Did you all know that the file cabinet from the office of Daniel Ellsberg’s psychiatrist is on display at the Smithsonian’s American history museum? The writer of a blog post about the Smithsonian observes in Around the Mall that this is where “Nixon’s Troubles Began.” The retrospective look back to 1971 is interesting. But it is worth looking forward, as well. As it turns out, Egil “Bud” Krogh, the man in charge of the Nixon White House “Plumbers” unit formed to combat leaks, learned a lot from his experiences, which included prison time.
Interviewed in April 2008 by Paul Bedard of U.S. News & World Report, former Nixon aide Bud Krogh said, “You can never check your personal integrity at the door.” Bedard noted that
“Krogh . . .admits that he clearly did when accepting without question Nixon’s request that he find out who leaked the Pentagon Papers. Once dubbed ‘Mr. Clean,’ he conceded that there was so much pressure to do what Nixon wanted and also to be liked that ‘we didn’t even see the ethical issue’ of digging into the files of the psychiatrist for Pentagon Papers figure Daniel Ellsberg to find damaging information. His team found nothing.
Now a long-serving lawyer in Washington State, Krogh has lots of advice for those who might join the new administration next January. First, he says, swear allegiance to the office, not the man. Next, ‘align yourself with good people’ who can determine what’s ethical and what’s not. Avoid groupthink. And challenge requests and decisions you think are wrong.
‘I’m not saying it’s easy,’ he said, explaining that ‘you don’t want to risk alienating the president for fear that you won’t be in the next meeting with the president.’ As part of his integrity drive and book, he has also developed a model called ‘the integrity zone’ that he hopes incoming White House staffers will review. ‘It’s the book I wish I could have read 35 years ago when I was sworn in,” he said.”
Krogh’s book, Integrity, is well worth reading. The part where he quotes a National Archives official, John Powers (a friend of mine), on a break-in certainly caught my eye! Around the time his book was published, Krogh also put up a website called the Integrity Zone. At the top of the front page is this quote from an ancient Greek philosopher, Heraclites:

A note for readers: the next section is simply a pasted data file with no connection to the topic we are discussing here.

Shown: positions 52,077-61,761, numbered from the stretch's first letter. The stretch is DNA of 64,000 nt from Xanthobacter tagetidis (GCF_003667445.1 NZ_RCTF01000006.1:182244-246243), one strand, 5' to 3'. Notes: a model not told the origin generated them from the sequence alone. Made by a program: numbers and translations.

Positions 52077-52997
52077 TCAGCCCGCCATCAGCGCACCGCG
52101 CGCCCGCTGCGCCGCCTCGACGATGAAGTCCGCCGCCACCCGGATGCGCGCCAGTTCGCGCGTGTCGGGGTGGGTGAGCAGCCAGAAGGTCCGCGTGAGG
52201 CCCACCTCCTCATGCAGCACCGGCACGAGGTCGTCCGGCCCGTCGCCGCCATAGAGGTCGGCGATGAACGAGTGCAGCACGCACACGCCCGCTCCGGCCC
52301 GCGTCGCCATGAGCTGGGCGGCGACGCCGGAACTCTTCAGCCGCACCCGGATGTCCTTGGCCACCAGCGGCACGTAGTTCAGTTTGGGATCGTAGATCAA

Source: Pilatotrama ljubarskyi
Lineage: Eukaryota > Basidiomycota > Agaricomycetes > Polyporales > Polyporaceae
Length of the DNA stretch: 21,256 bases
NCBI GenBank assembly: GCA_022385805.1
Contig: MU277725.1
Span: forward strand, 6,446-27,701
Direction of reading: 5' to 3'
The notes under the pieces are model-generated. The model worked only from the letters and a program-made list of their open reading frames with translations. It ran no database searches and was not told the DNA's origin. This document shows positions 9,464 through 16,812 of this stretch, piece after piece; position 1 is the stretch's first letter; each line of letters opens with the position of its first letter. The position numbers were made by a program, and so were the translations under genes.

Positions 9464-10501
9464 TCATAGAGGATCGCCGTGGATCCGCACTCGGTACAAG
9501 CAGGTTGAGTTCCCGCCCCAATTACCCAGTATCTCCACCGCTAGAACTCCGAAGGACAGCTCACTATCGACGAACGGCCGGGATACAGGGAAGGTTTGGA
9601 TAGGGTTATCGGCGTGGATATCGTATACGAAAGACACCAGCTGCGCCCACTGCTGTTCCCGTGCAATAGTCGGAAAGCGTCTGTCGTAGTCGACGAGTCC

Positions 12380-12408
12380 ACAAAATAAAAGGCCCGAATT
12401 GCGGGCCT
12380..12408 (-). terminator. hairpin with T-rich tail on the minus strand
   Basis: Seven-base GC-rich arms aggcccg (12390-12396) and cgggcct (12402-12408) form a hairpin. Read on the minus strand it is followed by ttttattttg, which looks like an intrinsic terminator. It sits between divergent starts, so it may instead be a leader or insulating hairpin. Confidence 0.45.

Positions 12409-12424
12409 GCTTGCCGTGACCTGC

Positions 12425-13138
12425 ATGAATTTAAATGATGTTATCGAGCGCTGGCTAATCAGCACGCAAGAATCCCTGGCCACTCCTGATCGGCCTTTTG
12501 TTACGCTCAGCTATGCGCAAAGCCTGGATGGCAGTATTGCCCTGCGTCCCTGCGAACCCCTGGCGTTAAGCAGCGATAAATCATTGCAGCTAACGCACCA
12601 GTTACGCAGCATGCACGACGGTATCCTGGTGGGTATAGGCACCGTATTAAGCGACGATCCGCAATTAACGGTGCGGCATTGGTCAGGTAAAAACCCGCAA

“The soul is dyed the color of its thoughts. Think only on those things that are in line with your principles and can bear the full light of day. The content of your character is your choice. Day by day, what you choose, what you think, and what you do is who you become. Your integrity is your destiny. It is the light that guides your way. “
I like the advice Krogh offered in the U.S. News interview in 2008. But not everyone is situated so they can seek out people with whom to brainstorm or talk through every problem they encounter. Sometimes, in Washington, you’re largely left alone with your own thoughts, day after day, month after month, year after year. It’s largely up to you to work out, internally and on your own, how to handle what you encounter.
If you find yourself in such a position, find ways to cope. Look for models of probity to study and learn from and provide moral support, close up and directly if possible, from afar and indirectly or by inference, if actually building alliances isn’t possible. (Sometimes, given Washington and “Washington,” the former will be hard to do.) And find ways to stay balanced and centered.
Different people have different coping mechanisms. Me? I like reading. I like writing. I like taking long walks. And I like listening to music. Two of those four I can do at the same time. As a kid I really did check books out from the public library and then trail behind my mother, opening a book and trying to start reading it on my walk home! I also played the violin as a child.
Not surprisingly, violinist Joshua Bell became a big favorite of mine a few years ago. I recently put up a video with a static image and an audio track of him played the Vocalise. Very soothing and calming, good thinking music. I walk to it sometimes, too. It almost slows me down when I listen to it. I find myself strolling along very nonchalantly, too much so at times!
For the end of the workweek, well, the official end, anyway, here’s a video which shows how Bell produces those beautiful sounds on the violin! Lots of good close-ups.